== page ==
1. Crockford’s Flock: Priest and Parish in a Wiltshire Valley John Chandler Slides 1 and 2: Title slide, and the Valley My story, of a 17th-century vicar and his parishioners, takes place in a south Wiltshire valley which is now crossed by a major highway (the A303) – part of your escape, maybe, from London to a holiday in Devon or Cornwall. In 1603 a young Latin scholar came down from Oxford to teach in a village school begun by the local rector, himself a respected and published theologian. Our man – his name was Thomas Crockford (though nothing to do with the much later clerical directory) – took holy orders, and a decade later, and recently married, became vicar of the next parish down the valley, Fisherton Delamere. Slide 3: The Village You won’t have been there – there is not even a sign to it – although from the green in front of its church you can sometimes hear the dual carriageway traffic. That was in 1613, and he served his parish, and helped out his neighbouring clergy on either side, until his death twenty years later. Slide 4: Location maps He kept the registers for three parishes, which together served five villages – two on the left bank of the River Wylye and three on the right. If you visit his church at Fisherton, now cared for by the Churches Conservation Trust, you will see the monument Thomas put up to two of his children, Slide 5: Children’s monument who are commemorated by an eloquent Latin poem; and if you visit Stockton church up the valley (still functioning but with a seriously leaking roof) you can admire the squire and all his family, depicted on an expensive tomb, Slide 6: Toppe family monument and a less showy memorial to the rector who engaged him as schoolmaster. And that, apart from his name on a list of clergy, might have been an end to it. But Thomas, for a reason he never properly explains, decided not just to record (in Latin as was perfectly normal) the baptisms, marriages and burials in his register – such as all local and family historians will have encountered. Slide 7: Fisherton register title page He began composing (in Latin) short obituaries of those he buried, descriptions of those he married, and accounts of the perils of childbirth and infancy. All in Latin. And he covered considerably more than twenty years, because he went back before his time, and fleshed out the details of the names he copied from earlier registers. Occasionally, when his subject was clergy or gentry (or himself, because he also wrote an autobiography) his account would run to a page or more, peppered with piety and superlatives. Slide 8: Burial register page Usually he would sum up a life in a sentence or two, in carefully chosen Latin, secure in the knowledge that the subject or their relatives would not be able to read it. And so, through the prism of individual workaday lives, we glimpse the social world of a quiet, rural valley. Farming communities, their riverside meadows occasionally flooded by the usually placid river Wylye, Slide 9: The River Wylye their villages safely elevated along country lanes just above the floodplain. Then sweeping up the valley sides the great open arable fields, Slide 10: Fisherton from above Bapton and beyond them to the horizons on either side the rough sheep grazing on undulating chalk downland – a typical Wessex landscape. Below the gentry four tiers of society worked this land – the yeomen, their inferiors the husbandmen, and below them the labourers and the opportunist incomers who found seasonal work on the demesnes. There were specialists, too, the shepherds, ploughwrights who kept the equipment in good order, a maker of sieves, a carter and two millers. And – because the leading families waxed rich on the woollen trade – there was an inordinate number of so-called ‘tailors’ – clothworkers of various stripes. And of course the universal village tradesmen, the smiths and butchers, carpenters and maltsters. Women figure too, naturally, in equal measure in the registers, Slide 11: Anne, Mary and Elizabeth Toppe though Thomas does not usually record them in occupations, apart from housekeepers, mothers and servants. With few exceptions (he calls out two prostitutes) his verdict on most of his female parishioners is appreciative – of their skills, fastidiousness and piety. Of the men, too, he is generally respectful (although not invariably), praising where due their neighbourliness and community spirit. Slide 12: Obituary of Henry Hoskins Of the squires and their families his accounts are deferential - of course some of them would have understood the Latin, as he well knew (he probably taught them!). Clergy, too, though there are not many, always receive a good report. 1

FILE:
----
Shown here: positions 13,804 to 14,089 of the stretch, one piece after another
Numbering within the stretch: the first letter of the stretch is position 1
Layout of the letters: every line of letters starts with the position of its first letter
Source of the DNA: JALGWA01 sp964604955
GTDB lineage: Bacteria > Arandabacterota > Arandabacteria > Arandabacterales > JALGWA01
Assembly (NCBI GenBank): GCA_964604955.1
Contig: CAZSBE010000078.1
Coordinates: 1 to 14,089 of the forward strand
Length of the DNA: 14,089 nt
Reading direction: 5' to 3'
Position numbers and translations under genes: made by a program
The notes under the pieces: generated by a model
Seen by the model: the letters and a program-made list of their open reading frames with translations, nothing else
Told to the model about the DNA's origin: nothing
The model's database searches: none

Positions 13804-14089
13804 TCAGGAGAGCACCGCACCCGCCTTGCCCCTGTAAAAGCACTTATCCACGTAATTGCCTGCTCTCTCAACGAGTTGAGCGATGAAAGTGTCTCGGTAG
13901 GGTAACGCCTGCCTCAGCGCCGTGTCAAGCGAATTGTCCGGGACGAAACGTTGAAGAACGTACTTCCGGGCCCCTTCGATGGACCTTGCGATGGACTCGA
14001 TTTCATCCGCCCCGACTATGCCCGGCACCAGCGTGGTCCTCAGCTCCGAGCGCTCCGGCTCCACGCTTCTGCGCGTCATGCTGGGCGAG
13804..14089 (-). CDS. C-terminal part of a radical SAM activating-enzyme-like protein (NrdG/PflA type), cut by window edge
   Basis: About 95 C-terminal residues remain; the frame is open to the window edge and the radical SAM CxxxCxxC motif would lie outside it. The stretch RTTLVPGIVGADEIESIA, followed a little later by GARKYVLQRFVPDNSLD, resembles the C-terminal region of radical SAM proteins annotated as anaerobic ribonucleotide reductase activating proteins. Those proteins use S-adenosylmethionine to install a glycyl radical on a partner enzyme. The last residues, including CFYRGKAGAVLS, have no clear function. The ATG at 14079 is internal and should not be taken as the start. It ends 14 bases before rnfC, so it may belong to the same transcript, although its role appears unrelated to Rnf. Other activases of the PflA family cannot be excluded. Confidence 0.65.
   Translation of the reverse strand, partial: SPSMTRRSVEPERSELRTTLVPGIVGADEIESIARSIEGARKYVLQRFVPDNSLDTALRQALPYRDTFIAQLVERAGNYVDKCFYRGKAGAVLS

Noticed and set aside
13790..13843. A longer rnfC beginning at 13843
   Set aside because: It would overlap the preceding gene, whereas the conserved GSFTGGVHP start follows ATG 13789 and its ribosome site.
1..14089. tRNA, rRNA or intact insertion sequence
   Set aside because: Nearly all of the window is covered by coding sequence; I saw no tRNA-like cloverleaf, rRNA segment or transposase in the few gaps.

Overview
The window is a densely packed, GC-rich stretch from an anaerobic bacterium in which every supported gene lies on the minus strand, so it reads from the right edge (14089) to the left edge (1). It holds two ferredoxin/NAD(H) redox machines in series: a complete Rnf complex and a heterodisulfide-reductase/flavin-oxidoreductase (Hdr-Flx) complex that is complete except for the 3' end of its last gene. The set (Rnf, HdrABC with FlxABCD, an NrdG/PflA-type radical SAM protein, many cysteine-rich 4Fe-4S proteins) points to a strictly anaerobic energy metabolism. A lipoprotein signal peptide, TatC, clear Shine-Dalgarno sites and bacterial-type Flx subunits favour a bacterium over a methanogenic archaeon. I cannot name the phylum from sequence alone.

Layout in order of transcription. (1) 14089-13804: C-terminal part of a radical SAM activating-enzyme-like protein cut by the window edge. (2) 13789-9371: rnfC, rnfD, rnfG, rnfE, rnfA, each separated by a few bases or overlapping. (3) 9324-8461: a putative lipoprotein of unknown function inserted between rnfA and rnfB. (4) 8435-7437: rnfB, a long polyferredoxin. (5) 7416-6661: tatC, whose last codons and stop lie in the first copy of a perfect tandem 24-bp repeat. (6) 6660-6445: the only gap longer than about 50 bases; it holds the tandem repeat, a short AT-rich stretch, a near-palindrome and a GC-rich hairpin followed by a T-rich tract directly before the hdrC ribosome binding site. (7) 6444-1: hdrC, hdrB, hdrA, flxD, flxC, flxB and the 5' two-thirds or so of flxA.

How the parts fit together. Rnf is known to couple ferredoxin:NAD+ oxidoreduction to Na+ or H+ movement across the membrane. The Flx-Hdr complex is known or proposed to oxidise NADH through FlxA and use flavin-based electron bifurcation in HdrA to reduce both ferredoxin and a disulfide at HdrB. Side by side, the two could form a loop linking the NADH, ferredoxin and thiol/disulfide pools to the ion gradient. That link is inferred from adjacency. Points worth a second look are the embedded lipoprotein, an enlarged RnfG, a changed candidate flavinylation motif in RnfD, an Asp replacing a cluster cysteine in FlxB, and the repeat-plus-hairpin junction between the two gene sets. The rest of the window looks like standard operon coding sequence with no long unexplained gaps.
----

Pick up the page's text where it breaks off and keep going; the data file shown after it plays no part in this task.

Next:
2. His chronicling of ‘ordinary’ lives is interspersed with the occasional hint of (to quote Thomas Hardy) ‘dramas of a grandeur and unity truly Sophoclean’. In 1622, for instance, a nonagenarian from Somerset died at the inn in Wylye on his way home from London after giving evidence in a lawsuit. And three years later a London cap-maker, fleeing the plague, died on the road and, as he was dying requested that he be rapidly buried in a field on the outskirts of the village. Poor Elizabeth Pierson (a Hardyesque character for sure) was deceived in the hope of matrimony by a married man who seduced and impregnated her. Deserted by him, she died in childbirth on Christmas day 1617, followed by her son a few days later, on New Year’s Eve. Richard Taylour in 1626, almost 80 years old, died suddenly alone, at night in his bed, unseen during a storm. John Potticarie, gentleman clothier, suffered the varying fickleness of the world and the frightening blows of the Devil himself, before dying piously and peacefully during his climacteric - which was perceived (how should I put it?) as a kind of mid-life crisis in old age – to be buried next to his wife ‘under the three upper benches in the south row’ of Wylye church – so what was all that about? Thomas Crockford’s work is not a new discovery. It was remarked upon in the 19th century, and his registers of one of the three parishes were published (in the original Latin) a century ago. But I have been involved (along with two colleagues) in translating and bringing to publication everything he wrote in all three registers, as the latest volume in the Wiltshire Record Society series. Maybe they are not unique, and there are certainly other places which were chronicled in detail by contemporaries – Richard Gough’s account of Myddle in Shropshire is the best known. And maybe the individual entries, for the most part, are not remarkable. But survivals such as this, it seems to me, are to be celebrated and publicised (so thank you for reading and looking) for two important reasons. At one level they provide the foundation for a more wide-ranging study of the social history of a tight-knit community on the eve of the civil wars. And my ambition now, having seen the registers into print, is to scour all the other sources bearing upon these villages at this period – and there are many, church court records, wills and inventories, estate surveys, an early map, and much more. And if I move a little further afield, just down the valley that pious poet George Herbert was telling parish priests how they ought to behave – an exact contemporary and no doubt acquaintance of Crockford. Herbert’s relatives, the earls of Pembroke, who owned one of Crockford’s villages, were just then reorganising the agricultural regime of south Wiltshire and keeping copious records. There was local political turmoil in nearby Salisbury, epidemic disease rampant, religious fervour driven by Puritanism and nonconformist sects, about to spill over into armed conflict, and fortunes to be made by innovating in the cloth industry. Certainly not a static period of history. But understanding it must build on the sometimes mundane foundations of evidence such as Crockford provides – lists of ordinary people doing ordinary things, well or badly, as people always do. And the second level – and here I am speaking as a VCH historian – it seems to me that the French annaliste school, the study of microhistory – which you could define as detailed analysis of a small community in order to draw conclusions about the wider sweep of history – remains a perfectly valid way to conduct research, and one in which the local historian has a distinguished role to play. It is what the VCH has always done, and the amateur local historian too, to the great advancement of historical studies in this country. Last week I visited Fisherton Delamere again, Slide 13: The lane to the village looked in at the church to see the monument to Thomas’s infants, then walked out past the millrace, Slide 14: The Millrace from the footbridge and across the footbridge (which I know caused serious problems in the 17th century when the river was in spate). I took the path to Bapton, which most of Thomas’s parishioners must have used to hear him preach on Sundays, and to take their children for baptism; then up past the dairy herd on to the downs between the former open fields, Slide 15: Bapton’s fields, Fisherton in distance to look down on the valley of the three parishes. In doing so it was not hard to empathise with the Hoskins, the Ingrams, the Eyles, the Surmans and the Wansboroughs, who spent their lives farming this land, and even – for that matter – with Alice Goffe and the aptly-named Eleanor Goodynough who, if Crockford is to be believed, satisfied the needs of at least some of his parishioners. Slide 16: Tombstones in Fisherton churchyard 2